Cumberland considers how to handle outdoor seating

Cumberland considers how to handle outdoor seating

CUMBERLAND – With 100 percent capacity expected in Rhode Island restaurants and bars as of May 28, Cumberland’s executive order allowing owners to have temporary outdoor seating equal to what they’re missing inside will be rendered defunct.

Members of the Town Council’s ordinance subcommittee will now discuss how best to move forward on addressing the situation, even as many restaurant owners have indicated a desire to continue on with the outdoor seating they’ve been allowed as a group during the pandemic.

The trend, as council members mentioned last week, is for restaurants to move more business outdoors, but the town’s temporary order ties that allowable outdoor seating to what’s not allowed by the state inside, meaning the outdoor seats gradually go away until they hit zero toward the end of the month.

The owners of Davenport’s previously came to the council seeking permanent status for an outdoor setup they’re planning to upgrade, and other restaurants are now starting to follow suit.

Town Solicitor Kelley Morris Salvatore told the council at its May 5 meeting that they’ll need to decide how to move forward once outdoor seating is no longer allowed by executive order.

Councilor Lisa Beaulieu responded that she believes the town should extend outdoor seating at least through the end of the year to help businesses try to recover their losses during the pandemic. Some have advocated for doing it on a more permanent basis, she said.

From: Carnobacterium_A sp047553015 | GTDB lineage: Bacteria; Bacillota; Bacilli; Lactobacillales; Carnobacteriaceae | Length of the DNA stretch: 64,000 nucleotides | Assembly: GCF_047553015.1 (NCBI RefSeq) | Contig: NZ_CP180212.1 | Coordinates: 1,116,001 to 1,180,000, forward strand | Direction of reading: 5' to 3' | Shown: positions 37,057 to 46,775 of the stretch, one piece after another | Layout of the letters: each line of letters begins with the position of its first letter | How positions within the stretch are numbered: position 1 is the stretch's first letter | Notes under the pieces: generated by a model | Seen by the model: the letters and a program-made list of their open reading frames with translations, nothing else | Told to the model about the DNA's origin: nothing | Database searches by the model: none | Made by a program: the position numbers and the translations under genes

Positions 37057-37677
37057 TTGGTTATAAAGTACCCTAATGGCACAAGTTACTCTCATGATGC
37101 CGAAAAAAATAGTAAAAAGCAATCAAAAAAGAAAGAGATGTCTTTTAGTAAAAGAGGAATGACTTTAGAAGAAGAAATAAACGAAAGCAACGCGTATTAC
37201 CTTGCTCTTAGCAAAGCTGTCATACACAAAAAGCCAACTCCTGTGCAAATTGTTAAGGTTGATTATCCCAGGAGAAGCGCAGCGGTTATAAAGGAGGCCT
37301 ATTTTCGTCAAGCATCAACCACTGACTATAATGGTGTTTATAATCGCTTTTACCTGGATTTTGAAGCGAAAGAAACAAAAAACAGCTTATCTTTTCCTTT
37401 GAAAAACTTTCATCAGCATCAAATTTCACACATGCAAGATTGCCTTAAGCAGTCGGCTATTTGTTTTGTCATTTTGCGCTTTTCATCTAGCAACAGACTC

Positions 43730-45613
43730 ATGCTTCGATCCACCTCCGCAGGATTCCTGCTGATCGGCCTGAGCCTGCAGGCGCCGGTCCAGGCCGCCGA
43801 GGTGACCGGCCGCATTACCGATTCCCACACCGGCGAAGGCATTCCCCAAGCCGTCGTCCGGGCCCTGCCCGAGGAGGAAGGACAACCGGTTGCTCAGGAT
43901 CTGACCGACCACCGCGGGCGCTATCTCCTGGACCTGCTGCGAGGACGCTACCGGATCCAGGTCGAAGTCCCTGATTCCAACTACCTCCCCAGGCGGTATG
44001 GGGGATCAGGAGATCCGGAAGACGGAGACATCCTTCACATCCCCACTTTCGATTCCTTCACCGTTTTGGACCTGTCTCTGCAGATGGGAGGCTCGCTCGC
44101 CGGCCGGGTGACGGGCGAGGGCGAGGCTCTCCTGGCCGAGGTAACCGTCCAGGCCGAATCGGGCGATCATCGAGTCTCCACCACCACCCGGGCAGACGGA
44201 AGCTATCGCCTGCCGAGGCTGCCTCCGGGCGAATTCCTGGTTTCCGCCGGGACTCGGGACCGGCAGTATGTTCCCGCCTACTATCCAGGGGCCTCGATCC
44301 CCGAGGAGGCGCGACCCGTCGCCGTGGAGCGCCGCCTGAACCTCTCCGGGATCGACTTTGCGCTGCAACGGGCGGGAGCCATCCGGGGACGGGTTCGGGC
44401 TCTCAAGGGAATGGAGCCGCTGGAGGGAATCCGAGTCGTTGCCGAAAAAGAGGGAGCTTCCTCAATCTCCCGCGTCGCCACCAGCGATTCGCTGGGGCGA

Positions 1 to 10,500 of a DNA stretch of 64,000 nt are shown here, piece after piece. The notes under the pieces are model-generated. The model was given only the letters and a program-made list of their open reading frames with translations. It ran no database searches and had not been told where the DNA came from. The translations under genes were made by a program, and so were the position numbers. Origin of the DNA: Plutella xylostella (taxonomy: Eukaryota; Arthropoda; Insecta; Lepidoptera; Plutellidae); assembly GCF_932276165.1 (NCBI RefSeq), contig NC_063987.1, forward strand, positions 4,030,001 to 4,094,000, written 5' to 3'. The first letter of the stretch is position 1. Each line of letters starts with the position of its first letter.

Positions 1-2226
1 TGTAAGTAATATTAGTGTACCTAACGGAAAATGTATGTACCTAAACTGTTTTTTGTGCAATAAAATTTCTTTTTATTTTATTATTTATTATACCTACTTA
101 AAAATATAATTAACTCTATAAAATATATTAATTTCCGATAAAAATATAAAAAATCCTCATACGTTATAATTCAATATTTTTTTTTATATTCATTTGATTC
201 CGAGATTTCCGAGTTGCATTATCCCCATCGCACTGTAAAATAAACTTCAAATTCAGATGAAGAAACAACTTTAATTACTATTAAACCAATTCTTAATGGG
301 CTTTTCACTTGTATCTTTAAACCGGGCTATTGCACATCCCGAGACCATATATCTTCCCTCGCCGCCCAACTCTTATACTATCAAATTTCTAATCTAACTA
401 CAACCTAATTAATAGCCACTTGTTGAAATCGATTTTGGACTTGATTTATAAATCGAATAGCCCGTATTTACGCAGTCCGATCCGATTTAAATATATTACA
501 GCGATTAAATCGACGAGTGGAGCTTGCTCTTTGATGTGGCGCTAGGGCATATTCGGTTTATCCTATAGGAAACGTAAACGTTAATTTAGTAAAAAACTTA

Councilor Scott Schmitt, head of the ordinance subcommittee, said the committee will meet anytime day or night to hash out next steps. He said he likes Beaulieu’s idea to extend outdoor seating through the end of the year.

Schmitt asked last week how many restaurants have taken advantage of the town’s order allowing temporary outdoor seating that previously didn’t have such seating, and Town Clerk Sandra Giovanelli said she’s not sure on the number, but there are a few.

Without an order in place, only those restaurants with an approved license for outdoor seating would be allowed to serve customers outside.

Councilor Jim Metivier said he was visiting J. Gray’s on the day of the meeting and heard from the owners that they were looking to create “something special” with couches and outdoor fire pits like Davenport’s. Though Morris Salvatore said the administration is fine with restaurants also adding entertainment options such as cornhole, Metivier said the fire chief told the restaurant no on that particular amenity.

Morris Salvatore said the more specific that council members can be on what’s allowed going forward, the better for the administration.


Restaurants should be allowed to extend outdoor seating to at least the end of the year, or even better on a more permanent basis. Things are opening up, but the pandemic is not over so outdoor seating would still be useful. But it also might be beneficial to local restaurants in general, just to be able to offer outdoor dining as a choice to their customers regardless of the pandemic.

Outdoor seating should be allowed this year. Not only might it help improve business, something owners need help with, but many patrons might feel safer outdoors, for a few more months anyway. The matter of permanent outdoor seating areas will have to be dealt with by new ordinances and zoning rules, I imagine. The town can (and should) be helpful in the short term, but not careless in the long term.